I didn't use a specific recipe - I rarely do. When I cook something, I usually look up several similar recipes and create my own version of what I want to make based on a combination of the recipes and my own culinary knowledge. Today I referenced The Joy of Cooking and Julia Child and Simone Beck's Mastering the Art of French Cooking, and combined recipes from those books with my own cooking skills.

I cooked some diced onion from my winter CSA in unsalted butter until the onion dice were soft, then added some peeled and julienned potatoes (also from the winter CSA) and let it cook a while. I added some white wine leftover from a previous dinner party and then added about a liter of chicken stock from the freezer. In went the sorrel, which I more or less chopped up. After a few minutes - long enough to soften the potatoes, I added a free-range organic egg yolk and some conventional sour cream which I had just whisked together with a bit of the hot soup.

Yum. Now I feel a bit better.

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7 Responsesto “Sorrel Potato Soup”

  1. Ellpie says:

    Thank you for that. Yes, so much disturbing news bombards us daily, giving us much to complain about indeed. The only sane thing to do is to return to what is basic and good and right (and, in your case, write). A bike ride followed by time in the kitchen. You have inspired me to go ahead with my weekly trip to the farmers market this morning even though its my twins' birthday and I have a million other things to do today. I will buy local peaches, beets, hopefully some more strawberries, and a Oaxacan tamale for breakfast (I don't imagine you can get your hands on one of those up in Montreal.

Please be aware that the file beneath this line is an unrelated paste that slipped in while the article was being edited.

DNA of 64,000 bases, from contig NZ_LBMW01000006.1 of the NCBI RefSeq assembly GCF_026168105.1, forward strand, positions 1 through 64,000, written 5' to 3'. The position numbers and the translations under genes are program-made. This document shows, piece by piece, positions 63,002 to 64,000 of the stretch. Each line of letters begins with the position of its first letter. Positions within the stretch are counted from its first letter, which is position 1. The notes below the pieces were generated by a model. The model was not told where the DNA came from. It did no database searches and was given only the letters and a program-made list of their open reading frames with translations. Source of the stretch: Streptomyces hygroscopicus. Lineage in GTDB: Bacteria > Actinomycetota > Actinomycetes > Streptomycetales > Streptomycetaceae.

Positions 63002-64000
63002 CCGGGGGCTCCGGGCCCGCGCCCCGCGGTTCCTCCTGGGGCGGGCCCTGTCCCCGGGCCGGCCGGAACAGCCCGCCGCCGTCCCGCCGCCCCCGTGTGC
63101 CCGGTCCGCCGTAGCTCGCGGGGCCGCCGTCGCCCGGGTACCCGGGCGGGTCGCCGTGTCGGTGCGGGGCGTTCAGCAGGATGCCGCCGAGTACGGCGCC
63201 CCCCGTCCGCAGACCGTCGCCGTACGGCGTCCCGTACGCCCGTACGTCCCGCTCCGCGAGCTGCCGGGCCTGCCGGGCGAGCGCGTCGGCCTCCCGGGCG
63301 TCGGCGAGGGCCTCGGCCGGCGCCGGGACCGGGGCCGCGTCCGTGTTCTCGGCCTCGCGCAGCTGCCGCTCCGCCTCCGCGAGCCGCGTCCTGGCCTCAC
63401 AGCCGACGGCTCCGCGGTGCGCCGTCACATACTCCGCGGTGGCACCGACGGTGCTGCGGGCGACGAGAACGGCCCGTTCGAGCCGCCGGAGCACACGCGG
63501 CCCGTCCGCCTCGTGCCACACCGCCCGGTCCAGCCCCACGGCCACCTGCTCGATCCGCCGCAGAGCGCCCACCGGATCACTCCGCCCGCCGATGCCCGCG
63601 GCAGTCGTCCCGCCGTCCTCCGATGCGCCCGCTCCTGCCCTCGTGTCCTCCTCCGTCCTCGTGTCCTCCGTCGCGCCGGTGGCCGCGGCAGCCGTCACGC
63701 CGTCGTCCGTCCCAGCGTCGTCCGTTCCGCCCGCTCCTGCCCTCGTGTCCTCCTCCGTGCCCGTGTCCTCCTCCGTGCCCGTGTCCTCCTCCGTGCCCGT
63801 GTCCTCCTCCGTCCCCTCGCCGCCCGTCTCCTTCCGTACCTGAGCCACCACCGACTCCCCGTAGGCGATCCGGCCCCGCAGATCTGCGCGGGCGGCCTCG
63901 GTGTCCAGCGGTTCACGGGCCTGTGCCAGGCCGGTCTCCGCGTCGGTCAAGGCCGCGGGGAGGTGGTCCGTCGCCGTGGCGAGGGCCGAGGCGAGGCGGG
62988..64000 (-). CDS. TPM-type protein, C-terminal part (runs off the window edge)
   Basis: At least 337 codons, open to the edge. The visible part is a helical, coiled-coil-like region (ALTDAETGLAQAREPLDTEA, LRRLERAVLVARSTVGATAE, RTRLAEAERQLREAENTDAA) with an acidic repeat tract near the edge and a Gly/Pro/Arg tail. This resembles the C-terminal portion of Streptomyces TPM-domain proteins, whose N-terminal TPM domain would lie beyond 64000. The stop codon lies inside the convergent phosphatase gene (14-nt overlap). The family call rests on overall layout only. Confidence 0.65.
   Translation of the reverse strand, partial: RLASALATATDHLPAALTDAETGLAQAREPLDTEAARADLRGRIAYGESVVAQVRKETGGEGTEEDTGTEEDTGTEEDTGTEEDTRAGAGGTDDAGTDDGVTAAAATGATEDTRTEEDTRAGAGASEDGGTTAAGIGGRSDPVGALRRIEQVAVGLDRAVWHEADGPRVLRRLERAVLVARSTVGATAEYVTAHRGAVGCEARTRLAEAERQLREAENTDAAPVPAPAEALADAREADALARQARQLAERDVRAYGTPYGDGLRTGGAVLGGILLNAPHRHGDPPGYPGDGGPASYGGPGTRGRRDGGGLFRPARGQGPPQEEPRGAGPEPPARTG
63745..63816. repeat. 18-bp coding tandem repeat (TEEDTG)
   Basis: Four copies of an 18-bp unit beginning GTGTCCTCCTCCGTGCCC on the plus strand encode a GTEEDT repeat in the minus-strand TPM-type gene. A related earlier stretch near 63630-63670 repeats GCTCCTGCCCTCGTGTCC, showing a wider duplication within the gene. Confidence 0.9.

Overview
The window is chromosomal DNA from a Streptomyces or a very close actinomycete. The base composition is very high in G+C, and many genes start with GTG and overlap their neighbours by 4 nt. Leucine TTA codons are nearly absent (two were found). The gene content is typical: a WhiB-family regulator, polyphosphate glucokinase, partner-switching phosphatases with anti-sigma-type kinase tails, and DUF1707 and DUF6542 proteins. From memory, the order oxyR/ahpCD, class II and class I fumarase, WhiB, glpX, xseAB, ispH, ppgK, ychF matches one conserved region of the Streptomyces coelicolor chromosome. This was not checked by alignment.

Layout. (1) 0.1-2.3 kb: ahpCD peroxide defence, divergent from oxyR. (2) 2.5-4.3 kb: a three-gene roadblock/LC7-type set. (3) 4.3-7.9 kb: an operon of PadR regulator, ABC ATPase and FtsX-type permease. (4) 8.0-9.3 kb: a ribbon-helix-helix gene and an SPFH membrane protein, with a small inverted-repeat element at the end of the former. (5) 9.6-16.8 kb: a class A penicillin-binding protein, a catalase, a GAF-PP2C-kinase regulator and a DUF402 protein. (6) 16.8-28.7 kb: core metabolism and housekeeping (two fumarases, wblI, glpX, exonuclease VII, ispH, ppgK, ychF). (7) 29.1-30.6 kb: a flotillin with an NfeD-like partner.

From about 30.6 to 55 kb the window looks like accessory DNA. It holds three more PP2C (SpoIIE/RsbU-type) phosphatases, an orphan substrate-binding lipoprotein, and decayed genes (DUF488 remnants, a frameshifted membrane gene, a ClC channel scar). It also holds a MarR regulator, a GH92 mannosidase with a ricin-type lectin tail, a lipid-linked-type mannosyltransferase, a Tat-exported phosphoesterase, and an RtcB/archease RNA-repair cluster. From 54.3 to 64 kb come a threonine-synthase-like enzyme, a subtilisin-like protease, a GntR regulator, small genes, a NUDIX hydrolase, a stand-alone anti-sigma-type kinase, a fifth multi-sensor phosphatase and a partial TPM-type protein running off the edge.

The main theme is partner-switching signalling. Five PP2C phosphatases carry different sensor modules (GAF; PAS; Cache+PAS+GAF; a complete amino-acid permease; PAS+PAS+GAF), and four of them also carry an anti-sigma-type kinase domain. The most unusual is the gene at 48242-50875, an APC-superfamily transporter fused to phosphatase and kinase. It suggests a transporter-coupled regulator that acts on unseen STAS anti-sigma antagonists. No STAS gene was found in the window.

2. brad says:

    Nosher, I hope you've had the soil in your community garden tested! I've been reading disturbing reports about contamination (heavy metals etc.) in many of Montreal's community gardens; apparently the city is recommending that gardeners in affected plots plant flowers only and no vegetables, which kind of defeats the purpose. There's a long toxic legacy here on the island, perhaps one of the reasons that life expectancies of Montrealers are the lowest of any Canadian city.

  3. Nosher of the North says: